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Getting paid for women's health services in primary care


Answers to physician questions about preventative services in a primary care setting

Q: I work for a family medicine practice, and we have women, usually not Medicare patients, come in frequently for their pap and pelvic. Unfortunately, we don’t know if they’ve had another preventive exam in the last year or if the patient wants her OB/GYN to perform the exams. How do we bill for these situations?

A: This happens frequently in primary care practices: The patient sees her primary care physician (PCP) or family physician for her annual physical exam. However, she wants her pap and pelvic exam performed by her OB/GYN or a female physician.

Women’s preventive health has always been an issue because insurance carriers usually pay for only one preventive service in a calendar year. 

MORE CODING RESOURCES: A doctor's guide to E/M coding

When a patient comes in for her annual physical exam and she is not covered by Medicare, you need to ask her if she plans to have the annual exam with pap, pelvic and breast exam. If the answer is yes, then the physician would perform it and choose the preventive code based on the patient’s  age and whether she is a new or established patient.

If the patient decides she wants her pap and pelvic performed by her OB/GYN,  this is when the conversation should begin  regarding what service the PCP will perform and billing for.

Here are a few examples:

Example 1:

Patient comes in for her annual preventive exam with pap and pelvic but is menstruating today so she wants to wait until next week for the pap and pelvic. How do you bill for this?


Bill the appropriate 9938x or 9939x code once, which will cover both visits. You would bill this only once even though the patient had a second visit because you have already been paid for the service; it just wasn’t completed until the following week.

Example 2:

A patient comes in for her annual preventive exam, but wants to see her OB/GYN for her pap and pelvic. How do you bill for this?


You can bill the appropriate 9938x or 9939x code and the visit may be paid; however, insurance carriers usually do not pay for a second preventive service, in which case the patient may be responsible for payment. The American Congress of Obstetricians and Gynecologists “Frequently Asked Questions,” 5th edition, states that the patient should be aware of a charge and the patient may be responsible if the only code available is a preventive code. If the patient is going to her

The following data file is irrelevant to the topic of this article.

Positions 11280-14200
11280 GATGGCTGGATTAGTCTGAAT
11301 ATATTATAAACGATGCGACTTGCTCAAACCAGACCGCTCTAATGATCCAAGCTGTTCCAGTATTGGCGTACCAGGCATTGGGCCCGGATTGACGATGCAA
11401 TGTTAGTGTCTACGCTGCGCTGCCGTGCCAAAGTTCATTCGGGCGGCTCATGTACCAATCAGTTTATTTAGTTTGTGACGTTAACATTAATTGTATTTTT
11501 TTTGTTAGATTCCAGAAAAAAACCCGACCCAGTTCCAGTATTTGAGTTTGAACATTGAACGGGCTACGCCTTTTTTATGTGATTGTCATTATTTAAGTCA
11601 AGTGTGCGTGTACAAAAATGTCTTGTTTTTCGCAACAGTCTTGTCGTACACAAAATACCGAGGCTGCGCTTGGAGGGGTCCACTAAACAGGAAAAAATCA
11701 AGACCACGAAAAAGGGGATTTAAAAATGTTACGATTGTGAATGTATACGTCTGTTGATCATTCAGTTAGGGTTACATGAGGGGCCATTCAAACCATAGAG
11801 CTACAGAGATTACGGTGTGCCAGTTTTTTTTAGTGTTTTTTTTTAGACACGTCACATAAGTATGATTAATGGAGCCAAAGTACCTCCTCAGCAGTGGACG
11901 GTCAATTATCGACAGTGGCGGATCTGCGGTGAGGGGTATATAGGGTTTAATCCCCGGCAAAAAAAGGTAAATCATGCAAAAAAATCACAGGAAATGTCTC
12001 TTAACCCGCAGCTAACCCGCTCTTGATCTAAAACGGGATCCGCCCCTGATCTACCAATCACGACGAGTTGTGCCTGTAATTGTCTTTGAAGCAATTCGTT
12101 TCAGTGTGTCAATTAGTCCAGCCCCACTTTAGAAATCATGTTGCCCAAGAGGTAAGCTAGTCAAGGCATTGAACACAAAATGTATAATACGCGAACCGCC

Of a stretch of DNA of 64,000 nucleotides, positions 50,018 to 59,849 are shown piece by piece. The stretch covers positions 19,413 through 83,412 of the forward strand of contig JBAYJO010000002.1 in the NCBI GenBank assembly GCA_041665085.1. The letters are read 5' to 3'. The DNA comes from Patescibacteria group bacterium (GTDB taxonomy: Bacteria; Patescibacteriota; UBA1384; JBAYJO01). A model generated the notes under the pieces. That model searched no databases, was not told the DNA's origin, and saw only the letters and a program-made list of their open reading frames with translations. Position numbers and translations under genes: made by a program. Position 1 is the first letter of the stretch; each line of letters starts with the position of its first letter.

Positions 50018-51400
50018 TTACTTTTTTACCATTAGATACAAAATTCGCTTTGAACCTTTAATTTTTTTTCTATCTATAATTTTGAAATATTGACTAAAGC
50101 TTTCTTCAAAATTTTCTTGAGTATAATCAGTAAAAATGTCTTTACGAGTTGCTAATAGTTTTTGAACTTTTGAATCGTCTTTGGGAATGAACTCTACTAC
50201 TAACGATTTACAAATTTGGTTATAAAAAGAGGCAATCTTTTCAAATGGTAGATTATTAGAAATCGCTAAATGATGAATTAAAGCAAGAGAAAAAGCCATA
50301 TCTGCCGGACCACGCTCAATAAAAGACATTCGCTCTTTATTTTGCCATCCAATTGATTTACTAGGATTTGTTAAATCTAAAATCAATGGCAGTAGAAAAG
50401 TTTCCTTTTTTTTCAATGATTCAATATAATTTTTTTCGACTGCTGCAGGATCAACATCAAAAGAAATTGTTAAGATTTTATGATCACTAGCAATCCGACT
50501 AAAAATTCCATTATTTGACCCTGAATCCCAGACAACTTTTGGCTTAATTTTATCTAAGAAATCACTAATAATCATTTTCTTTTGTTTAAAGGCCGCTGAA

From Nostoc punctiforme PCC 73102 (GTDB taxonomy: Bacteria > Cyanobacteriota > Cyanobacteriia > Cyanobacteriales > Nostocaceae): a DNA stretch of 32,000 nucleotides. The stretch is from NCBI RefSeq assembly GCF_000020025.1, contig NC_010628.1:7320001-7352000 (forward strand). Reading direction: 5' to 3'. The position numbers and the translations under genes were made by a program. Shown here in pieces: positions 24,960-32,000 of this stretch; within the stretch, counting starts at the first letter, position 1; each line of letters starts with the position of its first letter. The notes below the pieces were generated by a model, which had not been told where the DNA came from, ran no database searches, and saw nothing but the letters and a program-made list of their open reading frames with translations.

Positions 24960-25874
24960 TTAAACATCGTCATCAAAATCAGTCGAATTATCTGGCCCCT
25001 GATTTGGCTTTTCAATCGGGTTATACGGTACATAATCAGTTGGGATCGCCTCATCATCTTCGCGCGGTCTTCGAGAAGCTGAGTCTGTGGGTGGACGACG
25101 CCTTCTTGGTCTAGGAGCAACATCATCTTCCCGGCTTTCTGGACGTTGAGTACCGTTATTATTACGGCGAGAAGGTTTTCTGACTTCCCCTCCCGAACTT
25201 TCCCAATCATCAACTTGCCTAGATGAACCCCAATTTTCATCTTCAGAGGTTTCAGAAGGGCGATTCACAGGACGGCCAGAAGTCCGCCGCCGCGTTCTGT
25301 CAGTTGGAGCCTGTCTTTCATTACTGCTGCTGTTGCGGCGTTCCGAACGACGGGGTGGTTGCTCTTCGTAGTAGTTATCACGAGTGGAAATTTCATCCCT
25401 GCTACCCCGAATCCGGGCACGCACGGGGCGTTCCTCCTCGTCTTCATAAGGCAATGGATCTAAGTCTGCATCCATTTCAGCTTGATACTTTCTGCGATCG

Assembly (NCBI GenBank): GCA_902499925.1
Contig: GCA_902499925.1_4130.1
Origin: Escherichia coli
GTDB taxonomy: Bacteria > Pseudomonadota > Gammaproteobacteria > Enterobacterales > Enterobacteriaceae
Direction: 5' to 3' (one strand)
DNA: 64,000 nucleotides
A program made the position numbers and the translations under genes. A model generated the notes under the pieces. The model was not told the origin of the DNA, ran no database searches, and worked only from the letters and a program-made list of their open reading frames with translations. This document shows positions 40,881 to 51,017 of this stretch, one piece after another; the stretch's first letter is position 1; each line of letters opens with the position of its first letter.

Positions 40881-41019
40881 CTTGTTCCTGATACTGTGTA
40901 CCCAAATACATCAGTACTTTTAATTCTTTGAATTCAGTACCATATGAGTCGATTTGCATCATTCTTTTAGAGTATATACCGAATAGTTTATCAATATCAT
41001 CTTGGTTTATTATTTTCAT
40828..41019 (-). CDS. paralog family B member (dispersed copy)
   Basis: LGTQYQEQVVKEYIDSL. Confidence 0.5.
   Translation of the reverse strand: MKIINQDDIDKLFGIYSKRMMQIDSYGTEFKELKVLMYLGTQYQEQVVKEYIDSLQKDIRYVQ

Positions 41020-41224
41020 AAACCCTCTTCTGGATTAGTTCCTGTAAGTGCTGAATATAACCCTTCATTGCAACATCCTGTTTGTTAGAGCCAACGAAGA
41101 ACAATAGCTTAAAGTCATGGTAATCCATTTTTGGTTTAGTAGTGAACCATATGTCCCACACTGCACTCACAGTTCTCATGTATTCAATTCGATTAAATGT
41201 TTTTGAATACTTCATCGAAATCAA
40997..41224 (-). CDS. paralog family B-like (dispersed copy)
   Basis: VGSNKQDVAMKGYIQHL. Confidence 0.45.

OB/GYN for a pap, pelvic, and breast exam, payment should be worked out with the patient before performing any examination.

Bottom line: The patient needs to decide who will perform her annual preventive physical exam, her PCP or OB/GYN. If she wants an examination by both physicians, then the patient  likely will be responsible for paying for one of the visits.

NEXT PAGE: Dealing with vaccine denials


Q: We have recently received denials when billing for the pneumonia vaccine. Should we appeal or write it off?

A: You are not alone in receiving denials.  This is likely due to your office following the Advisory Committee on Immunization Practices’ (ACIP) recommendation that the initial pneumococcal (pneumonia) vaccine and a booster one year later for all adults 65 years and older, regardless of health risk.  Medicare is denying payments because the program only reimburses for  pneumonia vaccinations every five years.

Even though ACIP has changed its recommended vaccination schedule, Medicare’s policy has not changed in response. Medicare only allows contractors to reimburse physicians for a second pneumococcal vaccination 5 years after the initial vaccination, and then only for those at highest risk.

RELATED COVERAGE: How to make providing immunizations financially viable

Unfortunately, clinical guidelines coming from organizations such as U S Prevention Task Force, ACIP, and the Centers for Disease Control and Prevention do not change coverage guidelines for government and third-party payers.

Coverage and payment guidelines come from government and third-party payer processes and do not always coincide with clinical recommendations. Therefore, you should always check payer guidelines.

In addition, I suggest you check your local Medicare carrier’s website for more information.

The answers to our readers' questions were provided by Renee Dowling, a billing and coding consultant with VEI Consulting in Indianapolis, Indiana. Send your billing and coding questions to medec@advanstar.com.

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